Foreign Body Removal in an Okapi (Okapia johnstoni)
American Association of Zoo Veterinarians Conference 1999
Felicia Knightly, DVM; David E. Kenny, VMD
Animal Health Center, Denver Zoological Gardens, Denver, CO, USA


The okapi is one of only two species in the family of Giraffidae.4,7 Unlike giraffe which inhabit a wide area on the African continent, okapi are confined to the dense tropical rainforests of the Democratic Republic of the Congo (formerly Zaire).4 Like the giraffe, okapi are browsers that select high-protein forages and utilize a ruminant gastrointestinal tract to process and absorb nutrients.7 The proximal portion of the ruminant gastrointestinal tract is composed of a compartmentalized forestomach, a glandular abomasum and several associated orifices through which ingesta flows via intermittent, synchronized contractions. Although over 190 okapi have been bred in captivity and much has been learned about reproduction in this species, there is little published material concerning invasive surgical procedures required to correct gastrointestinal abnormalities.9 Typically, a diagnosis of ruminal or abomasal impaction in domestic ruminants such as cattle carries an unfavorable prognosis.1,2,5,8,10 Impaction of the rumen and abomasum are described as causes of death in okapi, but no accounts of successful correction, surgical technique, postoperative care, and the ability of this species to tolerate invasive surgical manipulation have been reported.7,9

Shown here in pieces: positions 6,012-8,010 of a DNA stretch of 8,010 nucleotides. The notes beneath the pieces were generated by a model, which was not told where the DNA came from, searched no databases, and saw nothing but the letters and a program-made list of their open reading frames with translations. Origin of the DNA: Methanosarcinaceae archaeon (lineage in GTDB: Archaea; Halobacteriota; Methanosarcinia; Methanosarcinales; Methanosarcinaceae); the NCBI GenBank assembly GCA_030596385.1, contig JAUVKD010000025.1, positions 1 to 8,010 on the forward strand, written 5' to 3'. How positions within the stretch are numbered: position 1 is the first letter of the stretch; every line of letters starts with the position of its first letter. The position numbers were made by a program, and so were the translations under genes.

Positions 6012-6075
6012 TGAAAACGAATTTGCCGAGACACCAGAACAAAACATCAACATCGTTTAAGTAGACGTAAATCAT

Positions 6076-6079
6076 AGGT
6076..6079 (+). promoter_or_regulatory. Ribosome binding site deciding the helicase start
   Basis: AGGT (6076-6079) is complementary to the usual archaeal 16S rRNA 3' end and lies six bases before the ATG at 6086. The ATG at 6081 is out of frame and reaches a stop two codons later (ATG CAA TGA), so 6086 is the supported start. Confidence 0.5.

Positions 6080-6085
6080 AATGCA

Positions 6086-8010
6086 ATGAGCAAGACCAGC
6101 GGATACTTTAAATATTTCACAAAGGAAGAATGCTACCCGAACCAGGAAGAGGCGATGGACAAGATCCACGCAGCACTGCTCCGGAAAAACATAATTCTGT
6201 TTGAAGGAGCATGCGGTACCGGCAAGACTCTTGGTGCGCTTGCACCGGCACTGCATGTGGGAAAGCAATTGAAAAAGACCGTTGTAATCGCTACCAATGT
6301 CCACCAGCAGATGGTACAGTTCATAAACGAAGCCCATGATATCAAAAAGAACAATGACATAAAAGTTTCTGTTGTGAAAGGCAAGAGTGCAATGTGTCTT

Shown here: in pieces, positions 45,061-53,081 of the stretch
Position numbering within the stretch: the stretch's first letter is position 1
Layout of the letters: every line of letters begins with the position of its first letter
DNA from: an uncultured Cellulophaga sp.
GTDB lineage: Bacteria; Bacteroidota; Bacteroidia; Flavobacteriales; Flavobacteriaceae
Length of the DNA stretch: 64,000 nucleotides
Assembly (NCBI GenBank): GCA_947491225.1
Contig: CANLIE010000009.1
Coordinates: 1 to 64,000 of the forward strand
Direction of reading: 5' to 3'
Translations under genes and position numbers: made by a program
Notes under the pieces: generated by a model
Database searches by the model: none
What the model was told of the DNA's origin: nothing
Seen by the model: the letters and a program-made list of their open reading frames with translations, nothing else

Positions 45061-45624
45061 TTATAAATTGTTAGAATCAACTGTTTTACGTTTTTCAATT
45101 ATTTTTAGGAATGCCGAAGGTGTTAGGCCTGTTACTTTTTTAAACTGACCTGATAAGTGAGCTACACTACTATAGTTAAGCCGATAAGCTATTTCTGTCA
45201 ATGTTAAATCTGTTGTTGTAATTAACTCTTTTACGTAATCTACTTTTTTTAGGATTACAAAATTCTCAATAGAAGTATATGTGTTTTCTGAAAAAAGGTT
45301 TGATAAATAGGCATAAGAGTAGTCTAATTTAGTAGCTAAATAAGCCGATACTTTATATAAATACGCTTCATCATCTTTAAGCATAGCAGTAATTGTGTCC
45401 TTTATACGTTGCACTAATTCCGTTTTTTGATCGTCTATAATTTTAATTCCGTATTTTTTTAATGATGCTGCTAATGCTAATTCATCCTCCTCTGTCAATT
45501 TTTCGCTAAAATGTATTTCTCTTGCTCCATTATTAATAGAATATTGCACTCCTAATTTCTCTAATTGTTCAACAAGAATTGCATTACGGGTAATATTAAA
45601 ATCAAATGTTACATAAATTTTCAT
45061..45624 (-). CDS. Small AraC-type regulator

In November 1998, a 22-month-old male okapi which was born at the Denver Zoo was observed consuming a keeper’s work glove. The work glove was composed of woven cotton fiber and a rubberized, waterproof coating. Unfortunately, the keeper was unable to retrieve the glove before it was swallowed. Over the ensuing 72 hours, the okapi became depressed as well as anorectic and demonstrated signs of abdominal discomfort. No fecal output was detected, and the animal eventually became reluctant to rise from sternal recumbency. The okapi was initially sedated with 30 mg of xylazine (Xyla-Ject, Phoenix Pharmaceuticals, Inc., St. Joseph, MO) intramuscularly via a pole syringe. Twenty minutes later, 0.7 mg of carfentanil citrate (Wildlife Laboratories, Fort Collins, CO, USA) was administered intramuscularly via a pole syringe to achieve immobilization. As reported by Bush with regard to giraffe, regurgitation in the okapi also occurs within seconds of immobilization.3 Despite being maintained in sternal recumbency, this individual regurgitated enumerable times, producing gallons of rumen contents before, during, and after transport to the hospital. Decompression with a stomach tube and intubation with a 16-mm endotracheal tube facilitated safe rotation of the okapi into left lateral recumbency. Although a standard rumenotomy in domestic species is generally approached from the left flank, the necessity of exploring all of the chambers of the proximal gastrointestinal tract required an approach through the right flank.1,5,6,11 Initially the caudodorsal aspect of the rumen was exteriorized through an approximately 37-cm curvilinear incision caudal to the last rib. The rumen contents were predominantly liquid with very little fibrous material, and complete evacuation facilitated further exploration. A portion of the glove’s cotton lining was retrieved from the ruminoreticular orifice. The material appeared to be of adequate size to cause blockage of the orifice. The rumenotomy incision was closed with two inverting suture patterns. An abomasotomy was also performed in order to complete a thorough digital evaluation of the remaining compartments of the forestomach. Evacuation of the abomasum’s firmer fibrous content revealed a diffusely erythematous mucosal lining. Several smaller pieces of glove material were retrieved; however, the amount of material recovered could not account for the entire glove. Although evacuation of gastric contents enabled adequate exposure and visualization, contamination of the peritoneal cavity was very difficult to prevent. Contamination was minimized by packing the margins of the incision with sterile laparotomy sponges and vigorously lavaging the exposed serosal surfaces. The abomasum was also closed with two inverting suture patterns. The body wall was closed in five layers using various sizes and appositional patterns of absorbable suture material. One gram of ceftazidime (Fortaz, Glaxo Pharmaceuticals, Research Triangle Park, NC) was administered intravenously, and 12,000,000 IU of penicillin G procaine and penicillin G benzathine (Aspen Veterinary Resources, Ltd., Kansas City, MO) was administered subcutaneously perioperatively. In addition, 400 g of flunixin meglumine (Banamine, Schering-Plough Animal Health Corp., Kenilworth, NJ) was divided intravenously as well as subcutaneously for pain relief.